13 Places Where You Should and Shouldn’t Put a Trampoline


Trampoline placement is a crucial aspect that will determine the safety of anyone using the equipment. Putting your trampoline in the right place will minimize risk and help to keep everyone safe. However, putting it in the wrong place will increase risk and is essentially asking for trouble. But most people don’t have an unlimited amount of space in their yard, so it’s normal to wonder where you should and shouldn’t put a trampoline. Read on to find out the best and worst places for trampoline placement. 

Can You Put a Trampoline on Concrete?

You shouldn’t put a trampoline on concrete. Not only does concrete pose a greater risk of injury for jumpers, but it can also damage the trampoline. However, with proper precautions, you can turn your concrete slab into a great place for a trampoline

Concrete is hard. I’m not telling you anything new there. But when a concrete slab is the best place for your trampoline, you may think that the enclosure net around your trampoline is enough. While this is much better than not having the enclosure, it’s not enough. 

The best thing to do is put down some padding under and around the trampoline. This will protect any jumpers who (somehow) manage to get outside the net. Plus, it will keep the trampoline from sliding around on the concrete, damaging the legs and reducing the life of the equipment. There are plenty of inexpensive padding options, like these from Amazon

Can You Put a Trampoline on a Slope?

You can put a trampoline on a slope—but only if you make significant changes to the slope so the trampoline remains level. You never want to allow people to jump on a trampoline that’s not level. Depending on the degree of slope you’re dealing with, this could be fairly easy or difficult.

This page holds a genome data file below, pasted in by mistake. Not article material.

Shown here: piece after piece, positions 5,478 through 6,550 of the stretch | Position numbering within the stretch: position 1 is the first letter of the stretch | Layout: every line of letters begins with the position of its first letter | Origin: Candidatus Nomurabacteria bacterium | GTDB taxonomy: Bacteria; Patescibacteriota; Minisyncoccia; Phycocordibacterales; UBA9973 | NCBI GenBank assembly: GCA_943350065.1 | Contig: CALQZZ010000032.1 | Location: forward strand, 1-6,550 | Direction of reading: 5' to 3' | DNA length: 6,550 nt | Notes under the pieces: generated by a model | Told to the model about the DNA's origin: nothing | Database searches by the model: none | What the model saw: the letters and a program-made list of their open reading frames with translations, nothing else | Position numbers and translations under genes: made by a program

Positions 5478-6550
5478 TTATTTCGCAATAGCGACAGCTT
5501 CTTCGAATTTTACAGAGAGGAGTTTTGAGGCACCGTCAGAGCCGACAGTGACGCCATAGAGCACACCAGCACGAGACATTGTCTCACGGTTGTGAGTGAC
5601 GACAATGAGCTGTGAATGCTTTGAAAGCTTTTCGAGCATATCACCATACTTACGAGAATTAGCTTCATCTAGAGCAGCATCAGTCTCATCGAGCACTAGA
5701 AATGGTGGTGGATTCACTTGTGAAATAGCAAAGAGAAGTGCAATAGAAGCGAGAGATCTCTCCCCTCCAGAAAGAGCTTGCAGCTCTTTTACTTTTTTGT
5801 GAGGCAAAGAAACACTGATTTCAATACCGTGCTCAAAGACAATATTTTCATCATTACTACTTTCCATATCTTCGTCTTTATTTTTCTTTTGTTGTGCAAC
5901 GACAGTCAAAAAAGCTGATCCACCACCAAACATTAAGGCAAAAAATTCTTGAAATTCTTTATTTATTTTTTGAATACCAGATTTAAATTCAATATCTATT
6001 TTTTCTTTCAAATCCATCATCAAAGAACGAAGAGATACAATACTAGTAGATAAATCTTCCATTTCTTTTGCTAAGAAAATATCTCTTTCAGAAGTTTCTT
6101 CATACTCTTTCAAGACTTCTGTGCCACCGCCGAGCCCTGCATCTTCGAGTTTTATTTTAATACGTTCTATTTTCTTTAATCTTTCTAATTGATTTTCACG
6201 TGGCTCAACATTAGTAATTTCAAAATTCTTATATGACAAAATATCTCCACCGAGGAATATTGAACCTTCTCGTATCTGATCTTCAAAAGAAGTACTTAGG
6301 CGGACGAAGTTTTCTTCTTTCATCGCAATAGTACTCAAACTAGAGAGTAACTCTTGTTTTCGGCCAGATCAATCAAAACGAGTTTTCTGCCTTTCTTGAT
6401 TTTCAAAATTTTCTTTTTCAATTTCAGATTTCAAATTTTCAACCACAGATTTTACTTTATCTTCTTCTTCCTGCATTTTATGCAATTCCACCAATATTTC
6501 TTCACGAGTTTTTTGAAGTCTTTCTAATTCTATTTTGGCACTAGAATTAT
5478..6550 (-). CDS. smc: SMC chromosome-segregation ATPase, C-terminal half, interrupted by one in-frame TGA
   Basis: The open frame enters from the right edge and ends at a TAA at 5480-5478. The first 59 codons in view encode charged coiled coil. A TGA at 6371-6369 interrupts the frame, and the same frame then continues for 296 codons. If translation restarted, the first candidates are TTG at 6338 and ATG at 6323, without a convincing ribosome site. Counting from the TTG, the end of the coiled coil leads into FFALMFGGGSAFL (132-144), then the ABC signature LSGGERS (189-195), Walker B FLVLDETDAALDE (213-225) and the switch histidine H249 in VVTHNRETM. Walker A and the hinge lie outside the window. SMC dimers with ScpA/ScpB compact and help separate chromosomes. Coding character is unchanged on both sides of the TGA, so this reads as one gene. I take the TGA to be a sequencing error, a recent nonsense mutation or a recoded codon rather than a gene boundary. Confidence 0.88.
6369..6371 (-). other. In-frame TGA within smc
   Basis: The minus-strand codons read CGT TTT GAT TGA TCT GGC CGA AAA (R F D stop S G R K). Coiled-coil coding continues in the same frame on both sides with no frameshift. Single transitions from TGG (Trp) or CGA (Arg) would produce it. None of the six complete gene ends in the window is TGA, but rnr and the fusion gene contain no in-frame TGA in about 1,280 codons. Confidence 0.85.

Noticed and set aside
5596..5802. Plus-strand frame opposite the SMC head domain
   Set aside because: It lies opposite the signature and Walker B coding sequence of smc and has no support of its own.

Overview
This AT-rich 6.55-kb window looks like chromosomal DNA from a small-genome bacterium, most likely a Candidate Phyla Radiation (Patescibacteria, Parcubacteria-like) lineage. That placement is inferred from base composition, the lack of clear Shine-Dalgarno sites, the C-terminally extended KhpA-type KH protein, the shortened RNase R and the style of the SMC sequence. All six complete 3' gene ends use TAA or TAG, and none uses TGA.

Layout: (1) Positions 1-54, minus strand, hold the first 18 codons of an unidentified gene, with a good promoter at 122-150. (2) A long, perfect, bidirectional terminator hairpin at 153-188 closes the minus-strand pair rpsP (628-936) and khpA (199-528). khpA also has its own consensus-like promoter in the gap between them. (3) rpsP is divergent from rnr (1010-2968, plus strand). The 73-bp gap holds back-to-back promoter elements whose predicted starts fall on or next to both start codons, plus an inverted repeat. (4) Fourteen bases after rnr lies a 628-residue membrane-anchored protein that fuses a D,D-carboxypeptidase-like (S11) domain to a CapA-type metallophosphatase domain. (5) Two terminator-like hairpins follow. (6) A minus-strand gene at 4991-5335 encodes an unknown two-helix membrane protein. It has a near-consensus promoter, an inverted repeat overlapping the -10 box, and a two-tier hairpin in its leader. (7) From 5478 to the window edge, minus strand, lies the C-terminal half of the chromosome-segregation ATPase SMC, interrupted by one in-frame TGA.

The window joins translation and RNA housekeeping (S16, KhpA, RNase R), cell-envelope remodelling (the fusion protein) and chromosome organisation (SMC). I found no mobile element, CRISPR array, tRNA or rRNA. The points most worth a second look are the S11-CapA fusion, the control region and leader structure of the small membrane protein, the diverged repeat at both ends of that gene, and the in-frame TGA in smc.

If all you have to work with is a sloped patch of yard, measure the slope. If it’s less than 15-degrees, you will be able to use it after digging a trench in the uphill side of the slope for the trampoline’s legs to sit. But if the slope is greater than 15-degrees, you’re better off finding another place for the trampoline. 

Can You Put a Trampoline on a Deck?

If your deck is built to code, it can likely handle the weight of a trampoline and one or two people jumping on it. However, there are other safety factors to consider before you put a trampoline on a deck, such as how to anchor it in place and proper clearances all around. 

There’s usually not much to worry about when it comes to the weight of a trampoline on a deck. But the movement of the trampoline and the safety clearances are also important factors. A trampoline will probably move when it’s used on a deck, which can be dangerous and will likely damage the decking material if not anchored in place. It’s also important to make sure the area over and around the trampoline is clear of anything that could cause injury. 

Always make sure the deck is structurally sound before placing a trampoline on it. If there’s any doubt that the deck can handle it, don’t risk it.  

Can You Put a Trampoline on Gravel?

Although not the most forgiving material to fall onto, putting a trampoline on gravel is actually preferable to other materials like concrete or asphalt. Provided the gravel is thick enough, it will allow the trampoline to sink down into it, preventing the equipment from moving. 

Gravel on concrete or asphalt is not an ideal place for a trampoline. However, gravel over earth is a viable option. However, it’s best to get a net enclosure if you’re placing your trampoline on gravel, as falling onto it can cause cuts, scrapes, and other injuries. 

Can You Put a Trampoline in the Ground?